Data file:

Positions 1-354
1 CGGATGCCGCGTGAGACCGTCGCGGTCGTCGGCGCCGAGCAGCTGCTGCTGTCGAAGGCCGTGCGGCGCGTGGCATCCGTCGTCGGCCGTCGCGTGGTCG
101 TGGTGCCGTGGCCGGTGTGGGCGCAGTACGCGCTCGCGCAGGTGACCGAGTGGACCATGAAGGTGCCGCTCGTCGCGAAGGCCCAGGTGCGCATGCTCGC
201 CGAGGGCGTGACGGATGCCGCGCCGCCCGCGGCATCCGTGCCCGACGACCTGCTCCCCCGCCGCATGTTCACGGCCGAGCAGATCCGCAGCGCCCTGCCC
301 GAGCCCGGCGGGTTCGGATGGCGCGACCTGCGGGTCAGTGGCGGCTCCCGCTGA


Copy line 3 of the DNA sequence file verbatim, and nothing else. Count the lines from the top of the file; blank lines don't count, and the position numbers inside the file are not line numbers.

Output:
101 TGGTGCCGTGGCCGGTGTGGGCGCAGTACGCGCTCGCGCAGGTGACCGAGTGGACCATGAAGGTGCCGCTCGTCGCGAAGGCCCAGGTGCGCATGCTCGC